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How to run a 5K

When you just started running or are thinking about starting it might feel impossible to run for longer distances. We all have to start somewhere. I run marathons now, but I didn’t start out that way. For me running 5K at one point felt like a very long distance to run. So let's talk about how you can run a 5K.

Now even for those who already run 5Ks, there might be some information that you can use to build on your distance and increase the miles you put in on your run.

Right now I will assume however that you are just starting out running.

When you start out you might get impatient, you either want to run more, but feel you can’t or you feel you can and actually end up doing more than you should. You need to make sure you pace yourself either way. Training for a 5K is a marathon not a sprint, and actually not a marathon either, but you know what I mean.

When you start out on your running see what is a comfortable distance for you and just start there, for the first couple of runs just do what is comfortable and go out there without overdoing it. This doesn’t mean you shouldn’t put any effort in, but just get comfortable running and still feel good once you are done.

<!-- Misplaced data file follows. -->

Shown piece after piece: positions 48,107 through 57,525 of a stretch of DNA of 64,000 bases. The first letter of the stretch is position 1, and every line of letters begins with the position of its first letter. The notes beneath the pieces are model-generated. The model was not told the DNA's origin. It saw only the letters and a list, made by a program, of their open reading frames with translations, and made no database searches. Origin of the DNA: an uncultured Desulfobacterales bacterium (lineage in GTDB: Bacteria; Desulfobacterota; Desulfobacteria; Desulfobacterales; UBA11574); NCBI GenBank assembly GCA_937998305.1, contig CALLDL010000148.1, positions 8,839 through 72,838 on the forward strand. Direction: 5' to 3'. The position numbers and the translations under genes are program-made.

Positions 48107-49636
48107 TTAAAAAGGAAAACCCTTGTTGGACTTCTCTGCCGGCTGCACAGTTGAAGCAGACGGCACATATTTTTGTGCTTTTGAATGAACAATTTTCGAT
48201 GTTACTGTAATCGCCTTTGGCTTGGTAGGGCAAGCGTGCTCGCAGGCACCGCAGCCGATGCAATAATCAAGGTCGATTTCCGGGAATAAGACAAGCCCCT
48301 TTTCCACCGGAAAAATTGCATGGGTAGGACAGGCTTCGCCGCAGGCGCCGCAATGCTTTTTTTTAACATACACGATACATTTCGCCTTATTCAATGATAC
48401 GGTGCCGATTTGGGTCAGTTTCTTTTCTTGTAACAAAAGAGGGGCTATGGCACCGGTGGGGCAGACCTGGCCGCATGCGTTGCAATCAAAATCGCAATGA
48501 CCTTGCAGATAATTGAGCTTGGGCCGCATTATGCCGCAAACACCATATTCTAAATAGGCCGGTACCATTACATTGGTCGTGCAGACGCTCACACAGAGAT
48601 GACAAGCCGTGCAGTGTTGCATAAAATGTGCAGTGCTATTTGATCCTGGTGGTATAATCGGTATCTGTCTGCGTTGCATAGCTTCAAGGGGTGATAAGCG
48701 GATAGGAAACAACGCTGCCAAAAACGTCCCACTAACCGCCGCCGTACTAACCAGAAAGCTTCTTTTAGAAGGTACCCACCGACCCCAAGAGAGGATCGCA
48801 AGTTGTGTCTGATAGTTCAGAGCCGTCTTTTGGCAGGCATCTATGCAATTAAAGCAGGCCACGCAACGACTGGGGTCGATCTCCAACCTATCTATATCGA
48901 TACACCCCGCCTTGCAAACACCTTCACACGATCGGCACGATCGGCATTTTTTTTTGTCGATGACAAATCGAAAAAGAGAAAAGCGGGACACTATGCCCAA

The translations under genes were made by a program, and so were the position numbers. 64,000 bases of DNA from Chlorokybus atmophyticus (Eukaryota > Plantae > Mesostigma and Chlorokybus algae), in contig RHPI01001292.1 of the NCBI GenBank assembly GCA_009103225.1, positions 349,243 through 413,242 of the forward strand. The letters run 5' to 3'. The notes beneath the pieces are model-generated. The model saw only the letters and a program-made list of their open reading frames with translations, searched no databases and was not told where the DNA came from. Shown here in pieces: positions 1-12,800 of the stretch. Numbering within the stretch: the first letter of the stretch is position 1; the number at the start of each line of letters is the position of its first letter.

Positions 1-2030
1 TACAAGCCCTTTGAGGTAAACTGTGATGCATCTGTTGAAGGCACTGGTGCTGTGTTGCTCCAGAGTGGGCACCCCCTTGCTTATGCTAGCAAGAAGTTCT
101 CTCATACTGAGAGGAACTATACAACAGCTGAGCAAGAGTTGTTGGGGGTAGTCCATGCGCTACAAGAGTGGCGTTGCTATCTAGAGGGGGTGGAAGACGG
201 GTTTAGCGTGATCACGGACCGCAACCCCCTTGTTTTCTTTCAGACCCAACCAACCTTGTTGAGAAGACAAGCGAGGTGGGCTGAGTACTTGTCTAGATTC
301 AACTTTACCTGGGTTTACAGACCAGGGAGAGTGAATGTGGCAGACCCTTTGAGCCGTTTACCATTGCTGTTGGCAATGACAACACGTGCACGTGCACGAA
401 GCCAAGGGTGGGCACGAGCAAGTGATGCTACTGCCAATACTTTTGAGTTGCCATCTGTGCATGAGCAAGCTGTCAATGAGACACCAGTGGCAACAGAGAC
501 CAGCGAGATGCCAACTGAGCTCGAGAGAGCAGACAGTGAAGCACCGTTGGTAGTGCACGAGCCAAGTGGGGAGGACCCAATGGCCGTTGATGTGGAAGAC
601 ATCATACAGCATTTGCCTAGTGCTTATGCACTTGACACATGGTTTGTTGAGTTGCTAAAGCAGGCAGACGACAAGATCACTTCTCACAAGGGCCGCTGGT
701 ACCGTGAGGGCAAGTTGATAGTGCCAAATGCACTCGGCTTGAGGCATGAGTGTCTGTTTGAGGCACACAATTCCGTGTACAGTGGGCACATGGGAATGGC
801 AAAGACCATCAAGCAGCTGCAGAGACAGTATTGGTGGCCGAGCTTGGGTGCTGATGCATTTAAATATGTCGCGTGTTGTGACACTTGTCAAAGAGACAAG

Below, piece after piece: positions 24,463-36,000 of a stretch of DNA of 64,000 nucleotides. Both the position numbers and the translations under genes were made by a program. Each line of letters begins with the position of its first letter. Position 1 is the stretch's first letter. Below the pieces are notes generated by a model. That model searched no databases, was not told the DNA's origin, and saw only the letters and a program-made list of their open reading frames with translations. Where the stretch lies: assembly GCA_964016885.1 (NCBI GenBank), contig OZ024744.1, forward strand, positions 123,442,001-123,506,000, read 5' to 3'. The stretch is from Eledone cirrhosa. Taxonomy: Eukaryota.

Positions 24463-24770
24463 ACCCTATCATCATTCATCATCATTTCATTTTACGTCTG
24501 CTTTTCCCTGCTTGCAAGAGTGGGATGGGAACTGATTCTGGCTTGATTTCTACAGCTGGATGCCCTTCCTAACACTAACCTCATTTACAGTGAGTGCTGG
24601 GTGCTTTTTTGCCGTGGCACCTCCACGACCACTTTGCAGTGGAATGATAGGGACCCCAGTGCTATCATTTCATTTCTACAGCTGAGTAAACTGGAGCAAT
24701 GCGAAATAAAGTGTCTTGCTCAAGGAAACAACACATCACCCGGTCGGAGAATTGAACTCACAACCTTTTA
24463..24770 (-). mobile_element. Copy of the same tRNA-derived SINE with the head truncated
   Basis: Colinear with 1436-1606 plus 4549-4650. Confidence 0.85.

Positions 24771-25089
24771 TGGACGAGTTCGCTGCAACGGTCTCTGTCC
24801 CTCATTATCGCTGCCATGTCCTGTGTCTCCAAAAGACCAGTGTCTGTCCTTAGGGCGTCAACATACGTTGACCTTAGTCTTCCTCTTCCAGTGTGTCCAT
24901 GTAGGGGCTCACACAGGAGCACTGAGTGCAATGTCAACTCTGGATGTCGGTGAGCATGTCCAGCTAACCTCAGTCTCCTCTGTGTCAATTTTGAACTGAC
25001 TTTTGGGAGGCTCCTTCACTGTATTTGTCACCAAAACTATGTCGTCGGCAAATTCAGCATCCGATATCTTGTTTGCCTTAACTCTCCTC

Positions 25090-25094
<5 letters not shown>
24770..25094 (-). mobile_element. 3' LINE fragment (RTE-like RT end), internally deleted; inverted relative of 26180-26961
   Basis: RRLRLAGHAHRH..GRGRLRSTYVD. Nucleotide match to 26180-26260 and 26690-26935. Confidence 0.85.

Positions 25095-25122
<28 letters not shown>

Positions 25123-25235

After 3 or 4 runs start adding some distance to your course. Now this can be different for everybody, but try and make it long enough to be challenging, but not that long that you won’t be able to keep running till the end. Half a mile to a mile might be a good extra distance.

running shoes

Once you have run this new distance at least 3 times, see how you feel at the end of your run and how that compares to the first time you ran that distance. You should have improved, if you didn’t and are having a hard time still you put in a couple more runs at the same distance, but otherwise you start moving up again.

Add the same amount of distance as before and keep repeating this until you reach your goal of 5K.

For a lot of runners who have been running for a while, who have gotten into the routine of running it’s hard to sometimes change their routine or ad things to their routine. So when you start out running it’s important to start good habits early. One of the things that will help you tremendously as a runner is strength training. Not only will it make you stronger and help you get faster it will also help with injury prevention and can safe you a lot of pain and time on the bench in the long run.

I’ve made some videos on strength training for runners if you need some help with that, I’ll link it at the bottom of this article so you can check that out.

When you’re building up to a 5K you can run the same distances and just build it up. When you are building up to longer distances or want to work on your speed you might want to switch it up by running a shorter distance at a faster pace or doing a Fartlek run or interval run. Building up your distance will not go as fast, but you’ll be able to make bigger jumps in the distance as it will get easier to increase the distance the longer your runs get.


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